bogleheadA lot of people need to be told to “get a grip” instead of having a long discussion about risk tolerance. I’m just amazed to see people who have decided they could tolerate a 65/35 portfolio but not a 70/30 portfolio. Don’t kid yourself. Those portfolios will perform almost exactly the same. If you can’t tolerate one, you almost surely won’t be able to tolerate the other.

# 5 Expense Ratios Always Matter

I find it hilarious to watch people try to reduce their overall mutual fund expense ratio by a basis point or two. It was particularly interesting to watch those same people get flustered when Fidelity came out with index funds with a 0% expense ratio. As discussed under # 1, cost matters, and it matters a lot. But little costs don’t matter a lot. When costs get down to a certain level, other things matter more. For instance, with an index fund three things matter:

  1. What index
  2. How well the fund tracks it
  3. At what cost?

Once you get down below 10-20 basis points, # 1 and # 2 matter a whole lot more than # 3.

# 6 Investing in Real Estate Means 3 am Toilet Calls

One of the most bizarre things I’ve run into over the years is the battle between mutual fund investors and real estate investors. Each is convinced that the other school of thought is composed entirely of fools. The mutual fund investors are derided for their “paper assets” and the real estate investors are told their investments are really “a second job.” However, I’ve simply run into too many real estate investors who know nothing about the importance of portfolio construction, risk management, minimizing costs, and diversification. I’ve also run into too many mutual fund investors who don’t know there are real estate investments outside of managing single-family homes, think depreciation is always a bad thing, and can’t believe that a real estate investment with an expected return of 15-30% could possibly exist.

Wise investors take advantage of the benefits of both schools of thought. Publicly traded REIT index funds are not the only viable real estate investment. You can invest in real estate without getting 3 am toilet calls. Index funds are real investments in real companies with real profits, not “paper assets.”

# 7 Entrepreneurship is a Bad Idea

Along with real estate investing, any type of entrepreneurship is also frequently poo-pooed on the forum. It may be that the forum attracts conservative investors who tend to have stable jobs in engineering firms, corporate America, or medicine. They are correct that most small businesses fail in short order. However, there are plenty of examples right on the forum of very successful entrepreneurs who end up with portfolios of $5M, $10M, or even $50M. Instead of simply telling people not to engage in any sort of entrepreneurial pursuit, it would be better to provide advice about going about the process in a smart way, minimizing leverage and providing the longest possible runway, especially if it can be done initially on the side.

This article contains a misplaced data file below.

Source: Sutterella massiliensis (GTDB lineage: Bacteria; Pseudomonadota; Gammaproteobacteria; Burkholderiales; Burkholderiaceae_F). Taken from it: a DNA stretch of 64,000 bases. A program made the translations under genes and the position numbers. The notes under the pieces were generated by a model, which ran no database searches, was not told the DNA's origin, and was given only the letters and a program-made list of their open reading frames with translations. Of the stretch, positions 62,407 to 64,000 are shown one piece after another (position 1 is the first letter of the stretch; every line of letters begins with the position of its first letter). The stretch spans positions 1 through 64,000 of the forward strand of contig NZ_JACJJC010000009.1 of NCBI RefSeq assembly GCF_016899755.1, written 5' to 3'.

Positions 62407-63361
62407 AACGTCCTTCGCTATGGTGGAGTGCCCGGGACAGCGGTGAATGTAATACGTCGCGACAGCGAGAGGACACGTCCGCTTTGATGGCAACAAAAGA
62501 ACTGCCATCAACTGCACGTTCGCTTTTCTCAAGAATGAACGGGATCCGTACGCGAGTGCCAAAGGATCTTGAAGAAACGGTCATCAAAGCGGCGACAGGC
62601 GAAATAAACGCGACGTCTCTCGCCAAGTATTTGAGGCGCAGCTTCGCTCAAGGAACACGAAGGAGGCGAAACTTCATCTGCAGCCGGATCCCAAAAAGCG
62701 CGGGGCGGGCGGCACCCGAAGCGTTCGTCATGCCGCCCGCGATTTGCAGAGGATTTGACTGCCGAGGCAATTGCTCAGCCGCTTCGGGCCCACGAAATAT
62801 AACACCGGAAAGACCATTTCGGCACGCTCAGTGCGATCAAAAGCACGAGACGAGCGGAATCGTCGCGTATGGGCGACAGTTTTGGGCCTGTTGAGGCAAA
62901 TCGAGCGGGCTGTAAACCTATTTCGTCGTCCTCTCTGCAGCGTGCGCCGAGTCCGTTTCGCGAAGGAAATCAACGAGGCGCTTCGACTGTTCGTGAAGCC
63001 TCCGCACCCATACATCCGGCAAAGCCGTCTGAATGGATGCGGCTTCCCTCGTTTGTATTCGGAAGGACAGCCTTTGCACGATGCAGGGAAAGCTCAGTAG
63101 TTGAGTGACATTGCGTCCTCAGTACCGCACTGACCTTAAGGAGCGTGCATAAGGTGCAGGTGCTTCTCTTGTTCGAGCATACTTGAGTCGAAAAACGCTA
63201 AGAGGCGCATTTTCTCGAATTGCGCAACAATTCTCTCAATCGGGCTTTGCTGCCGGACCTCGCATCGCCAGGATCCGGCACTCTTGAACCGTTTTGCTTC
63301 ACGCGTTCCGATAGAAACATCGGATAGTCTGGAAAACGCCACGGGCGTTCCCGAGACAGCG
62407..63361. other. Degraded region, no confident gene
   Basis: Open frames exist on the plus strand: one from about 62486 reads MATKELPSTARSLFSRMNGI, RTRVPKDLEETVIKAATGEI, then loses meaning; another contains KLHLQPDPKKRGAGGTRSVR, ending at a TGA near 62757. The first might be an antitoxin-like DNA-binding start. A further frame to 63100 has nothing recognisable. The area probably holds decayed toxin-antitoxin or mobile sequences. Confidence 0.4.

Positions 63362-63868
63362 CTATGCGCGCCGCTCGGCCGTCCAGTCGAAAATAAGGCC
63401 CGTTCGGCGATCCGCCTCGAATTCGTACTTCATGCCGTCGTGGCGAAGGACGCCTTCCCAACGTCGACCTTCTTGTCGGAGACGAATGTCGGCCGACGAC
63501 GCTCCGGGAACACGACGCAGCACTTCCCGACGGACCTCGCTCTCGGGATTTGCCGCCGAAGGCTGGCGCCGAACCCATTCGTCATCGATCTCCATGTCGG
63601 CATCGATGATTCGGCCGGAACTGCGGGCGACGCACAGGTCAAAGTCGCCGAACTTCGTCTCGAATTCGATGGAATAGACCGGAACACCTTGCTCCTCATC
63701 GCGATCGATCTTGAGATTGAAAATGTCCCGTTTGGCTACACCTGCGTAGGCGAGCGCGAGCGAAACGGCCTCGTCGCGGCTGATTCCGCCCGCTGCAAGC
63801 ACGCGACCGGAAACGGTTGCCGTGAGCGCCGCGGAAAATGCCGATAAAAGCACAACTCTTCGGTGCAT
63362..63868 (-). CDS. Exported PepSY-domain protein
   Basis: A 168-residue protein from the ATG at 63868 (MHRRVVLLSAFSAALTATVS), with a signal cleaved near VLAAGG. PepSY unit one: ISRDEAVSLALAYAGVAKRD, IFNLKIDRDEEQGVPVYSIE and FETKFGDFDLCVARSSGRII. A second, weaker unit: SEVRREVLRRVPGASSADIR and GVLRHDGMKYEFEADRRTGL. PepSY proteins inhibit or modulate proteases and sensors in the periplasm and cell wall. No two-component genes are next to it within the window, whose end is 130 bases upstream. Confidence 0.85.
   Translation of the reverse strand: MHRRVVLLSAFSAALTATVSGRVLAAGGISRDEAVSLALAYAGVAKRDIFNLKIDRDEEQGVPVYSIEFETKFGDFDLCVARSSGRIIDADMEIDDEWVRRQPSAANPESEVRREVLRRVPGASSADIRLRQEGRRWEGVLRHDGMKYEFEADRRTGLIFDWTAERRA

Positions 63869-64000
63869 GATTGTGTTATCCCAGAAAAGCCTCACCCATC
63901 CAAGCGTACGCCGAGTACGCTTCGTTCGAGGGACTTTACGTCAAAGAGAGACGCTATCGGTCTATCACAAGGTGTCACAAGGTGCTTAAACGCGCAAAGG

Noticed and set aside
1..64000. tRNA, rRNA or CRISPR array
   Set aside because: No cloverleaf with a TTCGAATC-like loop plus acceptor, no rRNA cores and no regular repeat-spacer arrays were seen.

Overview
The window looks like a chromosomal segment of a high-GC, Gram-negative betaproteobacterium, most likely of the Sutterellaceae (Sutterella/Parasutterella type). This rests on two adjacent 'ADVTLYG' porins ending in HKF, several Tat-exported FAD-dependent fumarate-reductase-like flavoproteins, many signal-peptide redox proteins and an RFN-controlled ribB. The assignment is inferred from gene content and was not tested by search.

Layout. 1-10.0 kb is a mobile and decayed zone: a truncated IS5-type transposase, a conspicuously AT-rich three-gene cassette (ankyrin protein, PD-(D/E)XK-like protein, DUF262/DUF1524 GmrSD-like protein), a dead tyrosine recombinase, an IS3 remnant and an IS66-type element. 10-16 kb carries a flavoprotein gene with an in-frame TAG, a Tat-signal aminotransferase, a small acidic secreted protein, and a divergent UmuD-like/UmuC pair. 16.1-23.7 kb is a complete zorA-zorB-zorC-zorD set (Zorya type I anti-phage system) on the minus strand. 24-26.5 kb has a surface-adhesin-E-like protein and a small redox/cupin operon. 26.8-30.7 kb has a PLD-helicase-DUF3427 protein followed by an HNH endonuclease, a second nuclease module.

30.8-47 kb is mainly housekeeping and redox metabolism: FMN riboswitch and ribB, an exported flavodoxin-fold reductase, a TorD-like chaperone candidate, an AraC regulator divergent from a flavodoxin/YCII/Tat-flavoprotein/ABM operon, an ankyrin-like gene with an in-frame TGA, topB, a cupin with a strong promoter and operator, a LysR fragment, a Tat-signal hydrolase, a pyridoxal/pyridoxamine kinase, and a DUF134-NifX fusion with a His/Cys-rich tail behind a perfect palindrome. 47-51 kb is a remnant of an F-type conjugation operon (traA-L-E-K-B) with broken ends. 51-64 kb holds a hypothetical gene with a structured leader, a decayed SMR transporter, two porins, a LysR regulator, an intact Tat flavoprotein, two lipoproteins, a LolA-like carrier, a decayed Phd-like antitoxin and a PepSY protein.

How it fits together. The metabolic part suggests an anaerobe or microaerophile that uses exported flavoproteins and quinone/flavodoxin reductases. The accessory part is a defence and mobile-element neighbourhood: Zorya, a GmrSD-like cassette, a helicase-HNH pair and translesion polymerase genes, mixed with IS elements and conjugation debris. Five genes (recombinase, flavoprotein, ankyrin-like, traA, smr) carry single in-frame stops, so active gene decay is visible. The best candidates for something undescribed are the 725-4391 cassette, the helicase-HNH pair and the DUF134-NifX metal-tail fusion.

# 8 Liquidity is Critical

Talking to some investors you would think there was a high likelihood that they would need to liquidate their entire portfolio tomorrow. For a group that encourages a long-term perspective and avoids market timing, you would think they would be a little more open to capitalizing on the illiquidity premium with at least some portion of their portfolio. I simply cannot reconcile the need to have 100% of a portfolio be liquid when one only needs about 4% a year from it. I have surveyed groups of docs and asked how much of their portfolio they would keep liquid if they were being paid significantly more for being illiquid. Most respondents chose to place a majority of the portfolio into illiquid investments! Certainly putting 10-25% of a portfolio into illiquid investments is not an insane move.

# 9 Doctor Bills Should Always Be Negotiated Retroactively

The last couple of years an “anti-doctor” vibe seems to have crept onto the forum. Post after post in the “consumer issues” section seems to relate to a medical bill and how unfair it is. While I’ll be the first to admit that our health care system (and especially how we pay for it) has serious problems, the repeated suggestions on the forum to not pay bills or demand discounts wear thin. Guess what? Doctors are expensive. If the bill is accurate and your insurance company has paid its portion, then it’s time for you to pay your portion. If you don’t like the deal you made with your insurance company or the deal the insurance company made with the doctor on your behalf, then go to a new insurance company. But singling out physician bills over all other professions is not fair when they have already provided you the promised services.

# 10 Mr. Money Mustache and Dave Ramsey Are the Devil Incarnate

Once or twice a month there is a thread dealing with one or the other of these two individuals. Rather than acknowledging the massive amount of good these two public figures have done in the world, posters nitpick the things they do not agree with and warn against ever reading anything these two gentlemen have written or said.

I don’t think there is ANYBODY in the financial world that I agree with on every point. And I think any reader or listener of mine that agrees with EVERYTHING I say probably needs to do more reading. But that doesn’t change the fact that there is a lot of wisdom coming out of both of their mouths. Take what you find useful and leave the rest. The same applies to every advisor you ever listen to and book you ever read.

As I mentioned at the beginning, there are many Bogleheads who aren’t holding on to any of these misguided beliefs. It is a very diverse community after all with a variety of incomes, professions, genders, races, sexual orientations, and religions. But there are too many Bogleheads who are not only making these mistakes, but evangelizing them.

What do you think? Anything else that Bogleheads frequently get wrong? Do you think these are valid criticisms? Comment below!